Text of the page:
My dogs and I still greatly enjoy being out in the woods together. However, now we restrict our hikes to three or four miles and over generally flatter terrain. By the way, in case you are curious, “Koira” is Finnish for “dog”.
Update: Koira left our world on January 30th, 2010 due to a rare and very aggressive form of canine cancer. There is a tribute to her and an explanation of the disease here. We hope she is climbing mountains and swimming happily in puppy heaven.
I have a 12 year old Weimaraner that over the past 2 years has had a fairly drastic change in her endurance. Her entire life I've tried to wear her out, and just over the last 2 years, she has trouble hiking even a few miles through the woods. Glad you made it out ok. I don't think there's any way I could lug her 85 pounds down a hill.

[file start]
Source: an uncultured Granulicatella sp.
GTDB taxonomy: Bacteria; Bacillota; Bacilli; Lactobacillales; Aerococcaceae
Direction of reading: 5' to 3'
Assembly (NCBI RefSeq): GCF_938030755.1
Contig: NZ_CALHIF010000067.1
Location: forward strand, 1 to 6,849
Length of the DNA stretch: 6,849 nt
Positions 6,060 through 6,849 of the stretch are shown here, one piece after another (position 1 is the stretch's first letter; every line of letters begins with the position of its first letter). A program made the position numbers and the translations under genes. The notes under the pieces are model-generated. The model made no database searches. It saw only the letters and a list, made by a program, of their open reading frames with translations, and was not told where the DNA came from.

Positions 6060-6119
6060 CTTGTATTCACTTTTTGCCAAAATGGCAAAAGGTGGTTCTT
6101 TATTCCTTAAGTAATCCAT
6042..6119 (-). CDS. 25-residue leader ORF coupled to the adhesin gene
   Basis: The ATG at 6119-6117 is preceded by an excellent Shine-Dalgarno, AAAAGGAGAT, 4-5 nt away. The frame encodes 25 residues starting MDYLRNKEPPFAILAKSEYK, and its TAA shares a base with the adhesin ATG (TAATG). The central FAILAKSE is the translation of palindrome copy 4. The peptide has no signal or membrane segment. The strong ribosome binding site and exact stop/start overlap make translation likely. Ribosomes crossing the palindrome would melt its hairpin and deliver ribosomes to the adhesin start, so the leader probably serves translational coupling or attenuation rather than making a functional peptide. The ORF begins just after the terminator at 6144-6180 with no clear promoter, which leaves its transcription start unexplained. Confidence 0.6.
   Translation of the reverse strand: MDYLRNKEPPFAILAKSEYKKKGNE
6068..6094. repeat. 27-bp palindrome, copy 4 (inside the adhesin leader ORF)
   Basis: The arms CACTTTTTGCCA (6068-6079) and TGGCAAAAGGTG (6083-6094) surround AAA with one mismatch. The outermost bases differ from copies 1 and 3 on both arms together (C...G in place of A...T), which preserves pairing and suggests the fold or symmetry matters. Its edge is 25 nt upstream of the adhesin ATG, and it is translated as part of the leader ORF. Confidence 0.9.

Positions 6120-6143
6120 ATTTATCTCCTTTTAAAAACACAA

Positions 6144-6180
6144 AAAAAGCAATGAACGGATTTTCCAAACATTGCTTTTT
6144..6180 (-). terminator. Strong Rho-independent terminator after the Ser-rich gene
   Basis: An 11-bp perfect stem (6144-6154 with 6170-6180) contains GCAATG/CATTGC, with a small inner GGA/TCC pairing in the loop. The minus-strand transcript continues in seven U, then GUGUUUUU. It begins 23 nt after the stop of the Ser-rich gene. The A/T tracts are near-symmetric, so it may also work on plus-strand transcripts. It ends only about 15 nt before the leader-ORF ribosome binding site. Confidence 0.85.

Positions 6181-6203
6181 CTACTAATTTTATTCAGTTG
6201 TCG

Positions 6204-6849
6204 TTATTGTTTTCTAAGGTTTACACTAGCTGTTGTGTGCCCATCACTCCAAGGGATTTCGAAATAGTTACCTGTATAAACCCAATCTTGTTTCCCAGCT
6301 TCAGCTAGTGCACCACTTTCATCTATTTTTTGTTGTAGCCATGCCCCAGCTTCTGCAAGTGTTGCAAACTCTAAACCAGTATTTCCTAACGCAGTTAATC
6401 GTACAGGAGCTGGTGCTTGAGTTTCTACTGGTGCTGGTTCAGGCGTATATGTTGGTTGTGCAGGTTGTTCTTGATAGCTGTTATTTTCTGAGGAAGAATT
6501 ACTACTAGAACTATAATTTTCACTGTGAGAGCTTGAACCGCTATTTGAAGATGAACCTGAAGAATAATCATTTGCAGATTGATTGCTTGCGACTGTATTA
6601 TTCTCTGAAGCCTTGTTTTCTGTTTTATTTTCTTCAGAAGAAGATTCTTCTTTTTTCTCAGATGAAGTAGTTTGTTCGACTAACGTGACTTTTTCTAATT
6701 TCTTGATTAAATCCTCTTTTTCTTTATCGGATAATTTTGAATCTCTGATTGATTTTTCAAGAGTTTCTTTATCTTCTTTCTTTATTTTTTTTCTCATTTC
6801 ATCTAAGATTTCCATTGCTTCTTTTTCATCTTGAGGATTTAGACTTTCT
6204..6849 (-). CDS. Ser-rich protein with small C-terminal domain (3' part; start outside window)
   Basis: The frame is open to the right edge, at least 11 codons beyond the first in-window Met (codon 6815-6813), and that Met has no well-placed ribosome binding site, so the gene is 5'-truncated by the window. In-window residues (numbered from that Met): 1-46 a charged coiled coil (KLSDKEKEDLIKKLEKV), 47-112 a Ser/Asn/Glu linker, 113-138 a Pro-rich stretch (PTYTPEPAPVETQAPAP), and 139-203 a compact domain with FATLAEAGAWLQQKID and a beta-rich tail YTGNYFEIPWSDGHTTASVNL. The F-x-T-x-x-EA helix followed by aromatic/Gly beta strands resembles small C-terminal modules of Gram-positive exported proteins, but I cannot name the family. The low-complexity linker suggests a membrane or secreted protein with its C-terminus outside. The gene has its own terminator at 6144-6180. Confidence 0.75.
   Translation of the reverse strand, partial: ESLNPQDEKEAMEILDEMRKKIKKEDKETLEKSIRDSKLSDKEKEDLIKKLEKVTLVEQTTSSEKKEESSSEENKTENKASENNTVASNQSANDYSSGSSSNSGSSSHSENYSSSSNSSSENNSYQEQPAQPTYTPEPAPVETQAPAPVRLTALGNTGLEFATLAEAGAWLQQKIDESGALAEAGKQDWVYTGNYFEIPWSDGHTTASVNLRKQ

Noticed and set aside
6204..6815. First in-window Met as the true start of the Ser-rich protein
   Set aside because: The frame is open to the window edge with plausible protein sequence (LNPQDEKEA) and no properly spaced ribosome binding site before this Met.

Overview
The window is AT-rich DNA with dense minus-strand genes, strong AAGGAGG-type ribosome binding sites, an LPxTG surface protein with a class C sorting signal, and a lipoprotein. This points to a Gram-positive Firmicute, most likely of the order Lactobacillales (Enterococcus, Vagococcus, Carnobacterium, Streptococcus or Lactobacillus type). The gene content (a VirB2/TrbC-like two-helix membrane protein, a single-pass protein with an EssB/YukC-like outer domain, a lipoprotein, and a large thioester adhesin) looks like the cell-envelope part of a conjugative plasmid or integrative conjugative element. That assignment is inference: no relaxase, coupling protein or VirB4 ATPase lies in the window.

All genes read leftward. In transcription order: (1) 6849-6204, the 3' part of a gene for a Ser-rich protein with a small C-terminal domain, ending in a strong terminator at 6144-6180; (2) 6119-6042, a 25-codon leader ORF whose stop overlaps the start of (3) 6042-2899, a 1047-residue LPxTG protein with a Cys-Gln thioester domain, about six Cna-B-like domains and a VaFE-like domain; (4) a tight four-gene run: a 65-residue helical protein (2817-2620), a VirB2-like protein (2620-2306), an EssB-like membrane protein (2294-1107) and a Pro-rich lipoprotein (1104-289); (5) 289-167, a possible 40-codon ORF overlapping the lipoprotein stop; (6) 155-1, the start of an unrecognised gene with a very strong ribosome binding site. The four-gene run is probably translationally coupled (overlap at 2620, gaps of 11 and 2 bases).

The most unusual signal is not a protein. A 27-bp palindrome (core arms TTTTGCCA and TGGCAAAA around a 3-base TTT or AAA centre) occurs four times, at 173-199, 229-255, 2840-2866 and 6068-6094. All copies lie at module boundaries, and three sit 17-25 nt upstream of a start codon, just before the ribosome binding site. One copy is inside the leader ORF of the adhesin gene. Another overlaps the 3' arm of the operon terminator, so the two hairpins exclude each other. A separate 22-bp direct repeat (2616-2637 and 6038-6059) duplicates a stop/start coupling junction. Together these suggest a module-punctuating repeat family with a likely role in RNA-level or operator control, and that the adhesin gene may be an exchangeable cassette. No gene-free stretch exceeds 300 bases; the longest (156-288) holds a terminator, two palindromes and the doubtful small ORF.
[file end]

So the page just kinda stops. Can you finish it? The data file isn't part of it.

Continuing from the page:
I'm glad that Koira made it out okay. You were a great companion to her for carrying her out.
I used to hate encountering dogs on the trails. Then I started hiking with my pal, Andy Kunkle who almost always brings his dog along. One of the dogs who used to join us was an old girl named Saucony. She was at the end of her life when I started hiking with them and sometimes got tired, but she was always a pleasure to hike with. Dogs seem to enjoy hiking the mountains even more than the humans do.
Thanks, and I agree with your assessment of the NE trails. Folks from out west have a hard time beleiving the ruggedness of some of these trails until they experience them first hand. Years ago I broke a hiking boot getting through Mahoosuc Notch. Carried a dog through that one as well, but it was only to get her over the huge boulders that she couldn't climb up. Happy New Year!